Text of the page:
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Terms To Know Before The Auction Hammer Falls

By Rachael Vrana

Auctions unearth a range of emotions – anxiety, excitement, joy if you’re the successful bidder, or disappointment if you’re among those missing out. Understanding the auction process and the lingo that is used can help to keep your emotions in check on the day. How does an auction work?

There are rules about how an auction must be run; but within those rules, auctioneers have different ways of conducting auctions. The auctioneers aim to encourage as many bidders as possible to compete, to achieve the highest possible price for the vendor. The auctioneer can set the amount by which bids increase, called rises or bidding advances. You don’t have to bid at the amount stated by the auctioneer but if you bid less, they can choose to accept or reject your offer.

Tips to make a winning bid

  • Bid confidently.
  • Ask relevant questions of the auctioneer, including who made a bid or when the a property is on the market.
  • Be clear about your bidding limit. You should have set a limit of how much you are willing to spend before the auction. Stick to it.

The auctioneer may halt proceedings if the bidding dries up and say they are ‘going inside’ or ‘seeking advice or instructions’ from the seller. They use this time to discuss the progress of the bidding with the seller.

What is a vendor bid? During the auction, the auctioneer may place a vendor bid. A vendor bid must be declared by the auctioneer. It gives an indication that the vendor is not satisfied with the price reached at that point of the auction. If the bidding has reached or is close to the reserve price – the figure at which the vendor has previously agreed they will sell – the auctioneer will confirm with the seller that they will sell at the highest bid. If they agree, the auctioneer will say the property is on the market. Bidding will continue and the property will be sold to the highest bidder.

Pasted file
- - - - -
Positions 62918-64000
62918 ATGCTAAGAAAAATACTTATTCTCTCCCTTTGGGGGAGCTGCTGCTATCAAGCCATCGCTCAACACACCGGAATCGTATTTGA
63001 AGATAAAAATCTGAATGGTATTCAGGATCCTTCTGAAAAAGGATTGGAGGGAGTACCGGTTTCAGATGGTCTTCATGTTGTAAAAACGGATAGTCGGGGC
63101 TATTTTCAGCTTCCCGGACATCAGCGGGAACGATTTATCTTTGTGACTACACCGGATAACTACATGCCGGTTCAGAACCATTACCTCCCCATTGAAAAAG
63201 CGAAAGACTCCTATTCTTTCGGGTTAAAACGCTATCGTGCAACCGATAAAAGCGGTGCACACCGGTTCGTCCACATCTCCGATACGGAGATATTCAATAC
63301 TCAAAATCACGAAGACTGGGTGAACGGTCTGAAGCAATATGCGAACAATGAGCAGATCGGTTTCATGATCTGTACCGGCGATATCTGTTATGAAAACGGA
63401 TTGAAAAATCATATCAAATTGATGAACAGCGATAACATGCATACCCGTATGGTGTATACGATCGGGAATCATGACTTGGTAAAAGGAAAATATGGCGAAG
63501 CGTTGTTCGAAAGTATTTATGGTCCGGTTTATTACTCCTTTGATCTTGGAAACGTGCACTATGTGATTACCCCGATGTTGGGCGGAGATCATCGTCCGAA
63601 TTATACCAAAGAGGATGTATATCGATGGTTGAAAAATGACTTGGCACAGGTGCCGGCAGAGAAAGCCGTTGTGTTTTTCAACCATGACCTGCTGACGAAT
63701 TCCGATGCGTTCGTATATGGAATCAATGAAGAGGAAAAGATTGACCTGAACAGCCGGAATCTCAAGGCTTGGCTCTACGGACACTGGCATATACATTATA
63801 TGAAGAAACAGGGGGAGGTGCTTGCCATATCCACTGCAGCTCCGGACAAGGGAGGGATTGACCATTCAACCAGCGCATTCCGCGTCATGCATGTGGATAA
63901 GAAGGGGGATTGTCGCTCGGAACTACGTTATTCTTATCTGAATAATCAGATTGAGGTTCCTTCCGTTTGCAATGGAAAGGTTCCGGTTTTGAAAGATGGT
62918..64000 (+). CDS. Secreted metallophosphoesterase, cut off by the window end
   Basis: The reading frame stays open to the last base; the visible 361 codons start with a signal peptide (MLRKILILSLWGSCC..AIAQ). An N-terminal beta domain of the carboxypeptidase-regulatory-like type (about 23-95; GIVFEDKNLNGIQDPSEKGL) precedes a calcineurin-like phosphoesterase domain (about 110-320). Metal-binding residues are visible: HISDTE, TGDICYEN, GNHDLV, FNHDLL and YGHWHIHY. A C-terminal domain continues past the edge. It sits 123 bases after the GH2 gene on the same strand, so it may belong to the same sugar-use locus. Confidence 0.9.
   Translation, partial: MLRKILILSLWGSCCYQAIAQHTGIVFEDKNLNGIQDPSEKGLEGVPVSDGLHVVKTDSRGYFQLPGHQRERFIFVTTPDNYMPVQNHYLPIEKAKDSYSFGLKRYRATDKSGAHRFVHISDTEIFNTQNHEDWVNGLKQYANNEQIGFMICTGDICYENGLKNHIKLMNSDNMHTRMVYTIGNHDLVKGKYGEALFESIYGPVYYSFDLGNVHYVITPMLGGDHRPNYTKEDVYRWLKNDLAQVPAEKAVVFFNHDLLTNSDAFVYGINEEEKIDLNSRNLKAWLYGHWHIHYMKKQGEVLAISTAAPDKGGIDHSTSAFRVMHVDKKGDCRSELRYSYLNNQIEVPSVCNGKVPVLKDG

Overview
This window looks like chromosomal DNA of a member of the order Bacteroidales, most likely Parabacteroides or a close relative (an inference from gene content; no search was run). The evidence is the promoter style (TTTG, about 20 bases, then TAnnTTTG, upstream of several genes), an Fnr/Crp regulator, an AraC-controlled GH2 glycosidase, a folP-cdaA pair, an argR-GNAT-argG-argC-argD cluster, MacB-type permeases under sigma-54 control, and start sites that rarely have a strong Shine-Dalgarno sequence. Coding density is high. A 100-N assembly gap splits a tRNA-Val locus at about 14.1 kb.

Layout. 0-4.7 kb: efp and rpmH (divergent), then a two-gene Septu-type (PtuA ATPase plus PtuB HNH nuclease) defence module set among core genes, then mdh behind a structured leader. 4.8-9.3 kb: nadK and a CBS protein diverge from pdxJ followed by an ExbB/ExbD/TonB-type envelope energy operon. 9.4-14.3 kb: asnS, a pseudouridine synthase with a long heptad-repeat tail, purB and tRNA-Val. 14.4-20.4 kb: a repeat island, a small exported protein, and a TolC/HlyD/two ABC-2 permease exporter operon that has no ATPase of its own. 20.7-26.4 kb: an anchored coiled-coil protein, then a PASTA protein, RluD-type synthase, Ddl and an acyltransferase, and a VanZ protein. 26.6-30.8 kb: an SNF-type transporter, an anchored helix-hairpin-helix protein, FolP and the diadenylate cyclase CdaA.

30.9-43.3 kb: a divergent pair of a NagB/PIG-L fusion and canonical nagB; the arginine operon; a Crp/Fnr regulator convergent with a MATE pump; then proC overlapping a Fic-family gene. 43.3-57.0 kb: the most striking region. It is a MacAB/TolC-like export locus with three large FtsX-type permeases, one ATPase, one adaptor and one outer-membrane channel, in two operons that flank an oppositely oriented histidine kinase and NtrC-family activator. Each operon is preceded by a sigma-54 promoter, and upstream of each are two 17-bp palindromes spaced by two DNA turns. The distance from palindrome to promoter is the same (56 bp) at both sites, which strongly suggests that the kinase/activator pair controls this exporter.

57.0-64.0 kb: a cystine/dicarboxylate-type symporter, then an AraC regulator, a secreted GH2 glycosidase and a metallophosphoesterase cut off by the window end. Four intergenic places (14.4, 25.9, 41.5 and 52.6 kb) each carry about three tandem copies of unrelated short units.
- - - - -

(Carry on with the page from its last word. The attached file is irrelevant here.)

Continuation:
Don’t pass out if it passes in. The auctioneer will seek bids until they meet the seller’s reserve. If they don’t, the property is likely to be passed in. The highest bidder then gets first right to negotiate with the seller in an effort to achieve a sale. There are important differences between buying a house at auction and by private sale.

If you buy at auction, you don’t get a cooling-off period if you change your mind – and you can’t make the contract subject to any conditions. This means that if you are planning to have a building or pest inspection – which we recommend you do – this needs to happen before the auction.

If you buy a property by private sale you are able to make the contract subject to conditions. In a private sale, a cooling-off period of three business days applies from the date you sign the contract, unless this is within three days before or after a public auction.

Source: www.realestate.com.au

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